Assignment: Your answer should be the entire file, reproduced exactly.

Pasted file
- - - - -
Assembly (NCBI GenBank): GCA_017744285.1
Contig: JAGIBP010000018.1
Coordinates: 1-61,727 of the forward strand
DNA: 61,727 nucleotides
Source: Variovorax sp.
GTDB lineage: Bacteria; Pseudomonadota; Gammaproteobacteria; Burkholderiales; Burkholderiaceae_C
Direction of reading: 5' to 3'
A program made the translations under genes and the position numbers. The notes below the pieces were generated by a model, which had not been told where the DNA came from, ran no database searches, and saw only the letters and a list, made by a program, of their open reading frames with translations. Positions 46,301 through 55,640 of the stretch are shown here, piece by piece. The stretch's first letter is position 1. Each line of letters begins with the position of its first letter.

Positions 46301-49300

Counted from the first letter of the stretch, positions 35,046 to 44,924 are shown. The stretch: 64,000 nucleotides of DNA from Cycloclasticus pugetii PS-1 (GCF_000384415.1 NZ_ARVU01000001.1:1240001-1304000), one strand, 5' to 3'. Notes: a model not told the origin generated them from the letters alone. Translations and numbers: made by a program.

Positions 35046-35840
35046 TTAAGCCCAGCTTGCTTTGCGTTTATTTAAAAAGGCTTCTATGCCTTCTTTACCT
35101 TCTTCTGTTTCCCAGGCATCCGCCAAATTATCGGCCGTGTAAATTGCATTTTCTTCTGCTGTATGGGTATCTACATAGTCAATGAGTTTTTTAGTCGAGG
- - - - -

Assembly (NCBI GenBank): GCA_017744285.1
Contig: JAGIBP010000018.1
Coordinates: 1-61,727 of the forward strand
DNA: 61,727 nucleotides
Source: Variovorax sp.
GTDB lineage: Bacteria; Pseudomonadota; Gammaproteobacteria; Burkholderiales; Burkholderiaceae_C
Direction of reading: 5' to 3'
A program made the translations under genes and the position numbers. The notes below the pieces were generated by a model, which had not been told where the DNA came from, ran no database searches, and saw only the letters and a list, made by a program, of their open reading frames with translations. Positions 46,301 through 55,640 of the stretch are shown here, piece by piece. The stretch's first letter is position 1. Each line of letters begins with the position of its first letter.

Positions 46301-49300

Counted from the first letter of the stretch, positions 35,046 to 44,924 are shown. The stretch: 64,000 nucleotides of DNA from Cycloclasticus pugetii PS-1 (GCF_000384415.1 NZ_ARVU01000001.1:1240001-1304000), one strand, 5' to 3'. Notes: a model not told the origin generated them from the letters alone. Translations and numbers: made by a program.

Positions 35046-35840
35046 TTAAGCCCAGCTTGCTTTGCGTTTATTTAAAAAGGCTTCTATGCCTTCTTTACCT
35101 TCTTCTGTTTCCCAGGCATCCGCCAAATTATCGGCCGTGTAAATTGCATTTTCTTCTGCTGTATGGGTATCTACATAGTCAATGAGTTTTTTAGTCGAGG